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Dickens' Christmas Stories. The Christmas Carol. As often as Christmas comes round the name of -Charles Dickens is brought prominently before the great reading public by numerous references to his Christmas stories. It is true that many writers have written beautiful things of Christ- I Parley's Ghost. mas in the best of kindly and sympathetic spirits and couched in glowing language, but none have interwoven their names with thoughts of Christ- mas as Charles Dickens has done by his Christ- mas books. We do net compare the writings cf Dickens on the subject with those of Thackeray or Washington Irving, nor do we write one dero- gatory word of the latter two, but we simply call attention to the fact that Dickens is the one writer whose name has bc-cume inseparably associated with the festive season of Christinas. We do not intend to summarise A Christmas Carol. That would spoil the reading of it to any who have still the great delight before them of a first perusal and acquaintance with this delight- ful little creation of a warm and humane soul. We only intend to write of it and to give the opinions of others. It was the first, as it is the best, of his Christmas books, and there are many capable judges who have placed A Christmas Carol in the catalogue of the masterpieces of English literatine. Dickens had written "Martin Chuzzlewit," and had been greatly disappointed with its reception and sale. During the interval of this greater work lie had also penned his first Christmas story, which became at once a great success. We thoroughly agree with Mr Frank T. Marzials-one of Dickens' biographers—when he says of it All Dickens' great gifts seem reflected, sharp and distinct, in this little book, Scrooge's Third Visitor. as in a convex mirror. His humour, his best pathos, which is not that of grandiloquence, but of simplicity, his bright poetic fancy, his kindli- ness—all here find a place. It is a great painting in miniature, genius in its quintessence, a gem of perfect water. We may apply to it any simile that implies excellence in the smallest compass. None but a fine imagination would have con- ceived the supernatural agency that works old Scrooge's moral regeneration — the ghosts of Christmas past, present, and to come-that each in turn speaks to the wizened heart of the old miser, so that, almost unwittingly, he is softened by the tender memories of childhood, warmed bv sympathy for those who struggle and suffer, and appalled by the prospect of his own ultimate desolation and black solitude. Then the episodes—the scenes to which these ghostly visitants convey Scrooge the story of his earlier years as shown in his vision the household of the Cratch its, and poor little crippled Tiny Tim the party given by Scrooge's nephew nay, before all these, the terrible inter- view with Marley's Ghost. All are admirably executed. Sacrilege would it be to suggest the al teratioll of a word." The Last of the Spirits. j It was in 1843 that it first appeared—nearly half-a-century ago—and it is now more widely popular than when it was first given to the public. How many wizened, flinty hearts and grim consciences it must have touched and melted during 49 Christmases It is a little "tract of the times," and so long as the world lasts A Christmas OiYrcl will be of use. And now let John Foister speak. He knew Dickens as no other man did knew his short- comings, his weaknesses as well us hia etrong points and his manly qualities. He was his life- long friend, his close cop-fidant and adviser. This is what he says about the "Carol" and its author :—There was, indeed, nobody that had not some interest in tho message of the Christmas Carol.' It told the selfish man to Mr Fezziwig's Ball. rid himself of selfishness, the just man to make himself generous, and the good-natured man to enlarge the sphere of his f?cod-natui e. Its cheery voice of faith and hope, ringing from one end of the island to th" other, carried pleasant warning alike to all, that if the duties of Christmas were wanting no trocd could come cf its outward observances that it must shine upon the cold hearth and warm it, and into the sorrowful heart and comfort it; that it must be kindness, benevo- lence, charity, mercy, and forbearance, or its plum pudding would turn to bile and its roast beef be indigestible. Nor could any man have said it with the same appropriateness as Dickens. What was marked in him to the last was manifest now. He had identified himself with Christmas fancies. Its lift, and spirits, its humour and riotous abundance, of right belonged to him. Its imaginations, as weli as its kindly thought-, were his and its privilege to light up with some sort of comfort the squalidest places, he had mads his own." Who can listen," exclaimed Thackeray, to objections regarding such a book as this ? It seems to me a national benefit, and to every man or woman who reads it, a personal kindness." Jeffrey wrote to the author of the "Carol"- Blessings on your kind heart. You should be happy y out self, for you may be sure you have done more good by this little publication, fostered more kindly feelings, and prompted more positive acts of beneficence, than can be traced to all the pulpits and confessionals in Christendom since Christmas, 184-2." In this case Virtue had its own reward, for Dickens received numerous letters from pocr people as well as literary men, thanking him for his Carol. These letters told how the Carol had been read aloud, aud how it was kept by some on a little shelf by itself, and that it bad done no end of good. Have we not matter enough to interest those of our readers who are not familiar with A Christmas Carol," in one of the best things on this most delightful of all seasons ? Those who 1_ The End of It. I know it by heart will not be wearied by bearing of it again, and to our readers who have not yet read it we advise them to procure it at once. The poorest this is not precluded from treat, for it has this year been published complete for a penny, and there are many pretty little editions at sixpence and a shilling. Our illustrations are copied from John Leech's original designs for the work. A Christmas Carol will serve as much as anything Dickens wrote to keep his memory green," and we will close our scribbling on the Carol with the words of Tiny Tim,— "GOD BLESS US, EVERY ONE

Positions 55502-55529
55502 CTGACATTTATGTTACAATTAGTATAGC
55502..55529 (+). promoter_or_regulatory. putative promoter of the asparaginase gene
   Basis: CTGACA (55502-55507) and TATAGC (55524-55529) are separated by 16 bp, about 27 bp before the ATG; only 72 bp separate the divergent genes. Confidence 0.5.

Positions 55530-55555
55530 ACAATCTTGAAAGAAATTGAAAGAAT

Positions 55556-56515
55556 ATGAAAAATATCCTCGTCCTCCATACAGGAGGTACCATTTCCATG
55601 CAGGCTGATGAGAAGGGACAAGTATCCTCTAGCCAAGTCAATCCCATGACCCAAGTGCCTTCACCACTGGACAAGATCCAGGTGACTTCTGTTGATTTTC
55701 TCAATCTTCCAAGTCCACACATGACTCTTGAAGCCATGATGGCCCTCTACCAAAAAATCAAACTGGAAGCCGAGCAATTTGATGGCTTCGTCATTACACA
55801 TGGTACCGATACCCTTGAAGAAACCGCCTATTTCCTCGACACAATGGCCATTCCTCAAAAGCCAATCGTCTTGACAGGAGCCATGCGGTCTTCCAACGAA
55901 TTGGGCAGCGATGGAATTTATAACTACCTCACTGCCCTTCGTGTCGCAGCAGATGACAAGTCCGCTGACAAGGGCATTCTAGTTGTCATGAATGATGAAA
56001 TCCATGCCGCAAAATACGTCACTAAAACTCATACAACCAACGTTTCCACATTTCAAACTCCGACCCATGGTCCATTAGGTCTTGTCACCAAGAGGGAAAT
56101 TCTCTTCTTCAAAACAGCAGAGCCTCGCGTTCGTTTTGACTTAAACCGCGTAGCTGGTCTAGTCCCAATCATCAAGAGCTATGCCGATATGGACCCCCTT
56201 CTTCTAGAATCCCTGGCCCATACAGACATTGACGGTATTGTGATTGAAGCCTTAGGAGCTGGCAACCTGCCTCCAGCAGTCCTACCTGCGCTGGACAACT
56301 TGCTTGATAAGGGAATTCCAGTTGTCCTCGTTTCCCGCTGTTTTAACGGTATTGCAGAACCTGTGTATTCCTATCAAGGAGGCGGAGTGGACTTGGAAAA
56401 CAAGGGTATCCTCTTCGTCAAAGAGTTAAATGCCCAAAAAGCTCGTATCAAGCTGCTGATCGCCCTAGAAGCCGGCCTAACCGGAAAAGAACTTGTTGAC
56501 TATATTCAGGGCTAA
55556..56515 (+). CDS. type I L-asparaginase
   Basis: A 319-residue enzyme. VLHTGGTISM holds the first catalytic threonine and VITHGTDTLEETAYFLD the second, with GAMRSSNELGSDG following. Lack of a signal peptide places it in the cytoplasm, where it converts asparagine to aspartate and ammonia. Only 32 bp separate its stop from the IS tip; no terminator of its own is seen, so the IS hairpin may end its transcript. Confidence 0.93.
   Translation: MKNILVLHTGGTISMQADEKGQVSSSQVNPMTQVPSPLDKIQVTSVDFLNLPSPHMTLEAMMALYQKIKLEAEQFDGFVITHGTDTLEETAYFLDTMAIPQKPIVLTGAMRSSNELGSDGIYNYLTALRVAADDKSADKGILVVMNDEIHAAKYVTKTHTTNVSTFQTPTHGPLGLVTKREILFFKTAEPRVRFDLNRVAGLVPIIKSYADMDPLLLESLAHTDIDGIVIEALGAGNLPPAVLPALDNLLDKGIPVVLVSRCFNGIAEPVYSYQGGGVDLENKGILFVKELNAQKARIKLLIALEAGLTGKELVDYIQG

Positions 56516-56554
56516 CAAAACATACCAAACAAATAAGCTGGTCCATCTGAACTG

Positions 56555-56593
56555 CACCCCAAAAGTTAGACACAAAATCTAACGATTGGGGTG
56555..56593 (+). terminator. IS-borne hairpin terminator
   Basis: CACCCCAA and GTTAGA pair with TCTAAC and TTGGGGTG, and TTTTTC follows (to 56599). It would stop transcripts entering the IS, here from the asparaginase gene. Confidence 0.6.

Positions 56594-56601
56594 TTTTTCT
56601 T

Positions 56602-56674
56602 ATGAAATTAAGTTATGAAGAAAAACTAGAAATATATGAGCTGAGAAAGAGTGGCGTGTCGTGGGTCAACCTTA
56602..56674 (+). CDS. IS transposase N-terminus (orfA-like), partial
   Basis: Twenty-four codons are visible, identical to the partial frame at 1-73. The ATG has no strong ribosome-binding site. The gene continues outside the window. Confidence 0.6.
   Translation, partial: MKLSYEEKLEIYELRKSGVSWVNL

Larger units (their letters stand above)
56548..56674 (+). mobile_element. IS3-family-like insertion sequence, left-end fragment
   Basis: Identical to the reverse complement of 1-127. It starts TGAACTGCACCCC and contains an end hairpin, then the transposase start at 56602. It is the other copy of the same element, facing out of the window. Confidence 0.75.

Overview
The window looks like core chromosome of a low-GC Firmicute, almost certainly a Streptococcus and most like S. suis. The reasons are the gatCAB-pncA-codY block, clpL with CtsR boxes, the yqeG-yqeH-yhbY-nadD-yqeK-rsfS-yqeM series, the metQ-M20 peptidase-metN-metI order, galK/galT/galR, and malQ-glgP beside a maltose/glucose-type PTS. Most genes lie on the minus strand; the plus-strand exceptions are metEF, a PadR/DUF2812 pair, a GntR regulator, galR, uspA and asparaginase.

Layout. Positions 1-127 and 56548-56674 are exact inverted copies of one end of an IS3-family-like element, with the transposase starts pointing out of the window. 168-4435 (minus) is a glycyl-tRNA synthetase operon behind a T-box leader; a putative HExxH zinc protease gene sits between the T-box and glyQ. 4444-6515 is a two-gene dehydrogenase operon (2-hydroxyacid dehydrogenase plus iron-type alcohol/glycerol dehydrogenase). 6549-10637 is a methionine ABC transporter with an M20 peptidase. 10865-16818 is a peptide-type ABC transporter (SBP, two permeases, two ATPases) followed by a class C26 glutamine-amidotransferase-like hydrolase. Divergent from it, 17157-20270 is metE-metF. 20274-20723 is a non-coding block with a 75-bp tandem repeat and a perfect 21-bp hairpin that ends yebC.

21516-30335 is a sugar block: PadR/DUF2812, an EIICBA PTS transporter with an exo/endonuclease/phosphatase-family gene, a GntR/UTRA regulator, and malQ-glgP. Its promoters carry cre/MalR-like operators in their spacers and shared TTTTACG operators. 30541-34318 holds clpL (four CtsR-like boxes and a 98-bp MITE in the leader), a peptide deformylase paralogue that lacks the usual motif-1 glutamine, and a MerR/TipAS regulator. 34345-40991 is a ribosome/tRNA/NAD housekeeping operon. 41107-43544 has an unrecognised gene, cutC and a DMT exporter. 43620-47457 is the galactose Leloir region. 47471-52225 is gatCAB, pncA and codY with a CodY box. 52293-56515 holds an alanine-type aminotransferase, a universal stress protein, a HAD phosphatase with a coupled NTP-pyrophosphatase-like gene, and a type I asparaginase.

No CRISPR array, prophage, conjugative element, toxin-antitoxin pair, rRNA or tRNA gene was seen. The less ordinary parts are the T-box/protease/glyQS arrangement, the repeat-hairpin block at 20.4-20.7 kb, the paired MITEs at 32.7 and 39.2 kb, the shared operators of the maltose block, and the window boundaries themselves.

DICKENS'S GRAVE.

THEN AND NOW.

THEJJRIGIN OF THE SCOTTISH…